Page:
Fig. 7. The West Court, ca. 1894. Many oversized specimens were exhibited here, including the moth-infested model of the Siberian mammoth. After 1896, this was the space into which the Zoology Department expanded. Courtesy, The Field Museum. CSGEO6232.
Elliot was seldom idle. He did a complete inventory of the collections, comparing the specimens present against a series of collection catalogs. 27 In December 1894, he and his assistant curator identified an alleged fossil hominid skull found by a policeman in a drainage canal as a glacial curious boulder, thus shattering the policeman’s “dream of antiquity and cash” (Anonymous, 1894c). He did preliminary, comparative work on the most interesting of the incoming specimens. In the spring, he gave a series of well-attended popular lectures at the museum on zoological and paleontological topics (Field Columbian Museum, 1896; Brinkman, 2000: 91). He agreed to give a course of zoology lectures at the University of Chicago in the fall. 28 And he supervised the work on the department, in general. Busy though he was, he could not have been happy with the relatively slow pace of activity in his department in 1895.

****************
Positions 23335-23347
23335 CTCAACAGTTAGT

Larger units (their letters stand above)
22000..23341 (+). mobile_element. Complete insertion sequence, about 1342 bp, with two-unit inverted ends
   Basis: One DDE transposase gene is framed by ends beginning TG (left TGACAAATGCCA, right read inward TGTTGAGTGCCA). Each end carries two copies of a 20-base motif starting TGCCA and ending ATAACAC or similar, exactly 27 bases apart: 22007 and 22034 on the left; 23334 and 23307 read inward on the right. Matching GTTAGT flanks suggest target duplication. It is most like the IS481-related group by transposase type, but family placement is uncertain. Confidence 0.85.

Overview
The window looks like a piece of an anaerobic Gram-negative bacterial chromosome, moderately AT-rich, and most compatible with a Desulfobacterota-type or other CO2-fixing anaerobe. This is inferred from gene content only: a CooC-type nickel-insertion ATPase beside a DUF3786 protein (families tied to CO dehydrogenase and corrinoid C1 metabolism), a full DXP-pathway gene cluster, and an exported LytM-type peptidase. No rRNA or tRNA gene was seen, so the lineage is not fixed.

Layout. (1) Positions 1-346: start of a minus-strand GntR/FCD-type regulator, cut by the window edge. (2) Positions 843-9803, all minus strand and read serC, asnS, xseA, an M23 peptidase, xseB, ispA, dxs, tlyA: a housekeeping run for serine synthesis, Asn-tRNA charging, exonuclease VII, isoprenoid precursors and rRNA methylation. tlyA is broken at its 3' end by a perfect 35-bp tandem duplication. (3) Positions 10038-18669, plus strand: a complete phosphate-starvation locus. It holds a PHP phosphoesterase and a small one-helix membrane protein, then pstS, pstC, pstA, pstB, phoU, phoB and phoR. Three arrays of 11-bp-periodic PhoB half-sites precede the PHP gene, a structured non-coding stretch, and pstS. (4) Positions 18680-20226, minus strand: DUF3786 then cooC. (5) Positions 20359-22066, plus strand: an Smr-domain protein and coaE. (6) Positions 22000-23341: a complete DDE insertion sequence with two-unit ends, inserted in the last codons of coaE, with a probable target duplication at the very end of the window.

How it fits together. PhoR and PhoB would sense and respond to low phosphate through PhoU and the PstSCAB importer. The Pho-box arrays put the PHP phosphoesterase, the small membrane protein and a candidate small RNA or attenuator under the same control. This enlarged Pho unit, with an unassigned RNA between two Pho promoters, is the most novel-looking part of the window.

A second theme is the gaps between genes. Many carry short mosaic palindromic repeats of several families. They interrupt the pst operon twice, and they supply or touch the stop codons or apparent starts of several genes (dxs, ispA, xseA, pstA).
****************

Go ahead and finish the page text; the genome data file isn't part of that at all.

Perhaps the one most promising incident of that otherwise very discouraging year was the arrival at the Field Columbian Museum of Carl E. Akeley, taxidermist. 29 Akeley was born on 19 May 1864 in rural Clarendon, New York, and grew up on a fifty-eight-acre farm. He hated school and had limited formal education. But he loved the outdoors and its animal life. Awed by a visit to see a free exhibit of stuffed and mounted animals in nearby Rochester, New York, Akeley taught himself the rudiments of taxidermy with the help of a how-to book. Later, he honed his skills under the tutelage of David Bruce, the artist responsible for the captivating Rochester exhibit. He learned a great deal from Bruce and gained much in confidence. He even had business cards printed proclaiming that he did “artistic taxidermy in all its branches.” After only a few months, Bruce, impressed with the younger man’s natural ability, convinced Akeley to apply for a position at Ward’s Natural Science Establishment in Rochester (Bodry-Sanders, 1998 : 2-14). 30